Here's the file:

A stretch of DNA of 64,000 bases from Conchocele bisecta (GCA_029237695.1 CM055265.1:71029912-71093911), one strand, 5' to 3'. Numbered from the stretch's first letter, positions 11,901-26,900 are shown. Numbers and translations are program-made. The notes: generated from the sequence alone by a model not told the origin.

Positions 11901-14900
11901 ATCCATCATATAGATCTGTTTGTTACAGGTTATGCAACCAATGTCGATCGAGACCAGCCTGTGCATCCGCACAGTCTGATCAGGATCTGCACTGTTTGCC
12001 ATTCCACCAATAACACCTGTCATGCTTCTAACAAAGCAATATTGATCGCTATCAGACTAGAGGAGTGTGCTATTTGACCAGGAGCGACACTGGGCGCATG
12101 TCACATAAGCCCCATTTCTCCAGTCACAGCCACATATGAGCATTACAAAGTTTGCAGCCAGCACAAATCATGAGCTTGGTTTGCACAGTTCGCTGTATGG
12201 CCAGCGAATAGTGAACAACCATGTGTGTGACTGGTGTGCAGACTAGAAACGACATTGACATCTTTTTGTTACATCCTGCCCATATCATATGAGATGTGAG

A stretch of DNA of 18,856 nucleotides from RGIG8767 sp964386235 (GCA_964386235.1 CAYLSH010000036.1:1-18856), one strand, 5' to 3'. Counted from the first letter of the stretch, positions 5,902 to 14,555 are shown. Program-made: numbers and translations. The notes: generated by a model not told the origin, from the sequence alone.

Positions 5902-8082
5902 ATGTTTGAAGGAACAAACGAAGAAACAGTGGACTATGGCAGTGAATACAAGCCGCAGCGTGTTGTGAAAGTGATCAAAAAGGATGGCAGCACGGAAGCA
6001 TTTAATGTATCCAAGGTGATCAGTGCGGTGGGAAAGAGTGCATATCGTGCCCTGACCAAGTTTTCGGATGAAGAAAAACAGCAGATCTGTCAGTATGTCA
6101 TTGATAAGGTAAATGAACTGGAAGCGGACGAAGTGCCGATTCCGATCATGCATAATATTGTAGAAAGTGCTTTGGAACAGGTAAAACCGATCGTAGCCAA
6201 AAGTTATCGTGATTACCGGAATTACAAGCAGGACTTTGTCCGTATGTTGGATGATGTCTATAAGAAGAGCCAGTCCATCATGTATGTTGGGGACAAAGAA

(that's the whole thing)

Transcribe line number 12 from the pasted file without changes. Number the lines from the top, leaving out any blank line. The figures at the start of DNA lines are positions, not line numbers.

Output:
6201 AAGTTATCGTGATTACCGGAATTACAAGCAGGACTTTGTCCGTATGTTGGATGATGTCTATAAGAAGAGCCAGTCCATCATGTATGTTGGGGACAAAGAA